Pittsburgh-based Mellon Bank has agreed to pay the federal government $16.5 million to settle all claims relating to the destruction of 77,000 federal individual income tax returns and checks in 2001.
Mellon had a contract to collect and process returns and payments for the Internal Revenue Service during the peak busy season in the spring of 2001. Mellon employees who later claimed they were overworked and unable to meet deadlines purposely destroyed 77,000 tax returns and accompanying checks totaling $1.3 billion at a Pittsburgh service center in April 2001.
Mellon has previously paid the government more than $18 million to cover the interest the government lost on the delayed payments as well as the costs of relocating the Pittsburgh service center to a new site. Mellon has agreed to cooperate with the government and has accepted responsibility for its employees' actions.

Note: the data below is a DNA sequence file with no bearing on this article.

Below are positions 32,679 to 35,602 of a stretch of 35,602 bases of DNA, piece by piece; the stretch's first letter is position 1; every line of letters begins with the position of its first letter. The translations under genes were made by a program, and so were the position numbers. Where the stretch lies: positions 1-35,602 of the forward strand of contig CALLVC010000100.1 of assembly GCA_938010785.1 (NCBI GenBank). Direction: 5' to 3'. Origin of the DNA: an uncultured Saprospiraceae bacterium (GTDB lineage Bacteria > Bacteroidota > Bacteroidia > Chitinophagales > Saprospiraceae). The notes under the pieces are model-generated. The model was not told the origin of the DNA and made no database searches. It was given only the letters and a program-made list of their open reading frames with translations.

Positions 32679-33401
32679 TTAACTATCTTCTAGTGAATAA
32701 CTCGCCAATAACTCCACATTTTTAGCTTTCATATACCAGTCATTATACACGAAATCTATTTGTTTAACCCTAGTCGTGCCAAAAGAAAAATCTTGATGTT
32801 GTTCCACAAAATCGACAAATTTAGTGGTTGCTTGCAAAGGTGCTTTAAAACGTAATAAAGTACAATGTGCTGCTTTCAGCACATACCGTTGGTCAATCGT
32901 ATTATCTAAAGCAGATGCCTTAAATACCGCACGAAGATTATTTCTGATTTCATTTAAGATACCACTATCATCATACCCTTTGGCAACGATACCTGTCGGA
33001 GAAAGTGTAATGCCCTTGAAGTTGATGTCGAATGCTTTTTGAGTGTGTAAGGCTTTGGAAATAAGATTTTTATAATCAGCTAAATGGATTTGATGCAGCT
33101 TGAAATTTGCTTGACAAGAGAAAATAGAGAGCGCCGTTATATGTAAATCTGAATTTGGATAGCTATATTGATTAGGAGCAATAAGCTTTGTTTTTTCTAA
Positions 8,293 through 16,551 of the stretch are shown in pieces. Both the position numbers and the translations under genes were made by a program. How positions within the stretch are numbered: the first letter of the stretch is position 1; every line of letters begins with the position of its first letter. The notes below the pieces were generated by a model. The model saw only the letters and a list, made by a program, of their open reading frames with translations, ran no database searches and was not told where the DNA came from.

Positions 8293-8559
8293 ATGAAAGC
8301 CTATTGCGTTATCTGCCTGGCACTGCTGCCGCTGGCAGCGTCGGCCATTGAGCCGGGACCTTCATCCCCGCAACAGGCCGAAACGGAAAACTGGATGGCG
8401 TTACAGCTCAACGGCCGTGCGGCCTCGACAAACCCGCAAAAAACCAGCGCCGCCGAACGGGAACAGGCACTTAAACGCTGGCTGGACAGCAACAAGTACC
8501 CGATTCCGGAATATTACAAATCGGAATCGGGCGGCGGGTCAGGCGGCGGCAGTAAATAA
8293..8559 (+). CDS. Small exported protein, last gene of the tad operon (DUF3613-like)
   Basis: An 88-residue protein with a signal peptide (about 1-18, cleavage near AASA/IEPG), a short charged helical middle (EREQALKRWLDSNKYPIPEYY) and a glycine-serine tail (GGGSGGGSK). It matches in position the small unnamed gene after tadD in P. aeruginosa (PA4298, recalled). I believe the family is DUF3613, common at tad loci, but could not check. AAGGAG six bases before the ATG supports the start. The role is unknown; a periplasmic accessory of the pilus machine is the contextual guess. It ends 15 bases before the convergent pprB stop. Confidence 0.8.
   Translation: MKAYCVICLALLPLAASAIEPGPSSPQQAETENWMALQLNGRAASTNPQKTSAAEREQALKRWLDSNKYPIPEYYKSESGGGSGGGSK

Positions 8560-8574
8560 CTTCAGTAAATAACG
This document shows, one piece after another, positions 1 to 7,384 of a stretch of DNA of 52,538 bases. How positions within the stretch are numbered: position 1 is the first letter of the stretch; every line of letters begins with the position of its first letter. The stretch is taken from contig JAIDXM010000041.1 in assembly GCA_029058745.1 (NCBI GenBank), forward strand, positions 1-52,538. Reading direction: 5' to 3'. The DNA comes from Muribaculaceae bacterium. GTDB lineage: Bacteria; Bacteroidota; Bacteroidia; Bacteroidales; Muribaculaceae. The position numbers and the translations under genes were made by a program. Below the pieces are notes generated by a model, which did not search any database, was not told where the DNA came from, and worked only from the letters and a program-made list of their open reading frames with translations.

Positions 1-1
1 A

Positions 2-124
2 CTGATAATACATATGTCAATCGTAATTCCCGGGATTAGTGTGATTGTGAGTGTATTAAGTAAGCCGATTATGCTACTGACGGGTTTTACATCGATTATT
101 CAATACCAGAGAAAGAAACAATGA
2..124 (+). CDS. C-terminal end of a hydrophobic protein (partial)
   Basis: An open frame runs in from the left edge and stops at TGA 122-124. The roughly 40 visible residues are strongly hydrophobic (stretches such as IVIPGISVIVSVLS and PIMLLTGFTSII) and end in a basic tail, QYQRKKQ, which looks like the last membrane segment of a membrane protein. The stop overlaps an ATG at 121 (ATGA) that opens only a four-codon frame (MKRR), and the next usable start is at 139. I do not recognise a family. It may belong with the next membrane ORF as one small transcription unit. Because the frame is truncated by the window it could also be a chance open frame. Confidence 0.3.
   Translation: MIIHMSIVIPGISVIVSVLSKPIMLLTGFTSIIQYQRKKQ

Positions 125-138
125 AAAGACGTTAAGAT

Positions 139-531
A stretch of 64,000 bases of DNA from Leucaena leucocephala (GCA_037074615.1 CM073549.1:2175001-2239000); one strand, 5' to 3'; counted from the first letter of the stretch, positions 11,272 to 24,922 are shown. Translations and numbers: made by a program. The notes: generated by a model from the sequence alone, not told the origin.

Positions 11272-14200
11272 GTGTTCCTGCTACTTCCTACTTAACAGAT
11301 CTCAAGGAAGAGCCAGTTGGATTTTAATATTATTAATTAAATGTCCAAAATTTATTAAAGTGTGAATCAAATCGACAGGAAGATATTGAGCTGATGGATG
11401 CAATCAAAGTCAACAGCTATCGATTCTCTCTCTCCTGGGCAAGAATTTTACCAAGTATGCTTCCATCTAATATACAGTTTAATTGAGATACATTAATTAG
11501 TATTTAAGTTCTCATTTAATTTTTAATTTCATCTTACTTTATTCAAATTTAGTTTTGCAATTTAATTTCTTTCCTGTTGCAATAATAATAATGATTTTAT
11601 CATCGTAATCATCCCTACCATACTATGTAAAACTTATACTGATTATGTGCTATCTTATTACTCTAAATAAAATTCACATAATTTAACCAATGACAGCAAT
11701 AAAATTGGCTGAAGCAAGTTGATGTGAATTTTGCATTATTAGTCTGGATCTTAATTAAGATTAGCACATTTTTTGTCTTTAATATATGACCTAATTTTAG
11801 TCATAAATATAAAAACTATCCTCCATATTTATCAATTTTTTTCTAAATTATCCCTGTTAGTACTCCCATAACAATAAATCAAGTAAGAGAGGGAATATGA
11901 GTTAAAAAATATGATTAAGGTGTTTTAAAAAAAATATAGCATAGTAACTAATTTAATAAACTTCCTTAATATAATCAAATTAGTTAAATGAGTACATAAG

In return for the cooperation and the payment of fines, the United State's district attorney's office has agreed not to pursue any civil or administrative monetary claims against Mellon.
Eight former Mellon employees have been indicted relating to their participation in the destruction of the documents. Several have pleaded guilty; court proceedings are pending for others.
- IRS Loses Taxpayers' Checks
- Mellon Bank Employees Hid, Shredded Tax Returns
- IRS Beefs Up Security after Mellon Bank Fiasco
- Mellon Bank Tax Return Problem Gets Worse